I would also recommend practising the above passage by taking the non-melody notes together as an interval.


John
_________________________
Vasa inania multum strepunt.

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#411540 - 12/18/07 11:17 AM Re: Chord Attack
keyboardklutz Offline
Yikes! 10000 Post Club Member

Registered: 05/21/07
Posts: 10856
Loc: London, UK (though if it's Aug...
Jazzyprof, no connection I think. As I said earlier 'chord attack' just seem to be using arm weight every beat for Alberti (Chang uses Alberti as an example) and such like. DG is trying to learn a run from his grade 6. I don't think 'chord attack' is going to help.

DG, I checked with an urtext. There are no dynamic markings at all. So, I obviously disagree with your editor.
_________________________
snobbyish, yet maybe helpful.
http://keyboardclass.blogspot.com/


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#411541 - 12/18/07 03:33 PM Re: Chord Attack
David Grant Offline
Full Member

Registered: 12/11/07
Posts: 24
Loc: Vancouver, BC, Canada
keyboardklutz: thanks for sharing that! I'm glad the piece has generated some interest. Now I have something to shoot for. I particularly liked your loud/soft variations during the bars 35-46 type of sections. I think the main thing I need to work on is the dynamics and memory, more so than the 32nd notes now (which I can get 80% of the time).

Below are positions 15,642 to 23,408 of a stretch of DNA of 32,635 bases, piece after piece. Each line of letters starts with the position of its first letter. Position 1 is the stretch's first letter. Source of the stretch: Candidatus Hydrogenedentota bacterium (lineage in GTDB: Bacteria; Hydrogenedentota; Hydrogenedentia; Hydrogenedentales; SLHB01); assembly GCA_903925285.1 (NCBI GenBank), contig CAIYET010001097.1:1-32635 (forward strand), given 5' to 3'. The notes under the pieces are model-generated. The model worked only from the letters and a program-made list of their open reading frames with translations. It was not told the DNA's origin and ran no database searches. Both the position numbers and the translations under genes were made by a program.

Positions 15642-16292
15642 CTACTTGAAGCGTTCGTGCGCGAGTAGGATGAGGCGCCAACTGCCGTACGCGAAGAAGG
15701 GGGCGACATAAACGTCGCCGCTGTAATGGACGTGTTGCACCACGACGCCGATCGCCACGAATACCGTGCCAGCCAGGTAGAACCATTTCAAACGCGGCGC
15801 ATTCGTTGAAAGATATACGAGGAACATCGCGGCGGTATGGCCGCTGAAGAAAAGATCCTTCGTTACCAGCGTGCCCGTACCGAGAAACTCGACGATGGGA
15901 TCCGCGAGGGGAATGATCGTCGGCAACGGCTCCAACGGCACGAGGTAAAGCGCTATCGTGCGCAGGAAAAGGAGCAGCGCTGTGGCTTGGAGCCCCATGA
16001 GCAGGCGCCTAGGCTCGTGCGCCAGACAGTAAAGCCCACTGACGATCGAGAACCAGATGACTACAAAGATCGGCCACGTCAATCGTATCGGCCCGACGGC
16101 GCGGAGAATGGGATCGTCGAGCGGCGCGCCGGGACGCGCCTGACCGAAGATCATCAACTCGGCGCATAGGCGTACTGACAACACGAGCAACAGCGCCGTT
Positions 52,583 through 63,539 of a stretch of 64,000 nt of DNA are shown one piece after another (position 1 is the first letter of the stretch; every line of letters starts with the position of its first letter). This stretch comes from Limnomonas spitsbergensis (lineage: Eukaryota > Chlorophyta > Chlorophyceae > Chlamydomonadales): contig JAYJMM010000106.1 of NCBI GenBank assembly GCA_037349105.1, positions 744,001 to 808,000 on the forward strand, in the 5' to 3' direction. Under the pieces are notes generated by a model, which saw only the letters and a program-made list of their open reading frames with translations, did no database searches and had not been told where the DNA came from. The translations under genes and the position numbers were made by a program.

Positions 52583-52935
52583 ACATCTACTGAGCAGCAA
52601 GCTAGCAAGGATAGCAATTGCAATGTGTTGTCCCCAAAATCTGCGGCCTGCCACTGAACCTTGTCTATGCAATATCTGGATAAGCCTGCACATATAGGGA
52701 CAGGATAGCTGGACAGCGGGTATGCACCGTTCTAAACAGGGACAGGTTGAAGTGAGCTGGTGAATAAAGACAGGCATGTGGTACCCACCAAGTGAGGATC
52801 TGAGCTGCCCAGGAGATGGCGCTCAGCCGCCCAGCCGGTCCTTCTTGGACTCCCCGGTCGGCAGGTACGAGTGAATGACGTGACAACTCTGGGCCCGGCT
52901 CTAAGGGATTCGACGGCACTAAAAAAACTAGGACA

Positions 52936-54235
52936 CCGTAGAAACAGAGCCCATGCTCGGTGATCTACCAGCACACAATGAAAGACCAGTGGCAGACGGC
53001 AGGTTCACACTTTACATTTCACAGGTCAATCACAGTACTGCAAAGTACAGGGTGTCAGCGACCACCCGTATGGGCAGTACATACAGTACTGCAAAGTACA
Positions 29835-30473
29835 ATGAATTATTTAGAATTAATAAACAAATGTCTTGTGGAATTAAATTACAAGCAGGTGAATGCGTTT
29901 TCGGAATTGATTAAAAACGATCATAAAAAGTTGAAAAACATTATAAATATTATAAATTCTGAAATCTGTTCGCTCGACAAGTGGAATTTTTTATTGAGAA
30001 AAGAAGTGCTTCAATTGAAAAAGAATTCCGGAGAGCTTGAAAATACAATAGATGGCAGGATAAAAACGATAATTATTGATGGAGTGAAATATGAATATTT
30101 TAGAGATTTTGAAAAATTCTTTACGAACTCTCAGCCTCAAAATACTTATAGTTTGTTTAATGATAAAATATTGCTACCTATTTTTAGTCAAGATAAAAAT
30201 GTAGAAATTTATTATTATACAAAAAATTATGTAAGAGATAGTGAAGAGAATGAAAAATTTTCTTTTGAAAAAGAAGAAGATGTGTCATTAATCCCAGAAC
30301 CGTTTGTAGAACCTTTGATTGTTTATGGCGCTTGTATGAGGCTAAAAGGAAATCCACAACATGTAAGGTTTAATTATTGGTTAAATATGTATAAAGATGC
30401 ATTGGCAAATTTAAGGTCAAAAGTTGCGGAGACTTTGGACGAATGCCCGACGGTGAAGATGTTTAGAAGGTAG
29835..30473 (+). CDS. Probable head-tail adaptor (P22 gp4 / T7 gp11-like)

One thing that noticed the other day was that I have an easier time with the 32nd note sequences when my fingers are on the keys, reader to fire. For example bar 14 and 46 I normally find particularly easy. Bars 57 and 64 are the hardest. My teacher noticed that on bar 57 I tend to just move/cross my pink to the D rather than moving my entire hand over to GCBA and thumb on G quickly before playing.

Another thing that has helped has just been repeating these 32nd note sequences over and over again. Also playing just the 543 fingers helps too, since it is the 4th finger that is slow/weak. Somehow just doing 543 help isolate 4 more and forces it to play.

Sheet music for divertimento (from conservatory book, dynamics are the editor's):
http://www.box.net/shared/ibrnli9dgo
_________________________
Bio: quit Grade 4 RCM in 1992 at age 13. Restarted Grade 4 RCM in 2007 at age 28. Am working towards Grade 8 RCM exam.

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#411542 - 12/18/07 03:56 PM Re: Chord Attack
keyboardklutz Offline
Yikes! 10000 Post Club Member

Registered: 05/21/07
Posts: 10856
Loc: London, UK (though if it's Aug...
Bars 57 and 64 you need to lift your wrist (not your hand) a little. The hand will follow. Place the finger 5 on the D with the wrist. If your hand was relaxed (hanging from your wrist) when you 'dragged' it, your fingers will be altogether and on the right keys.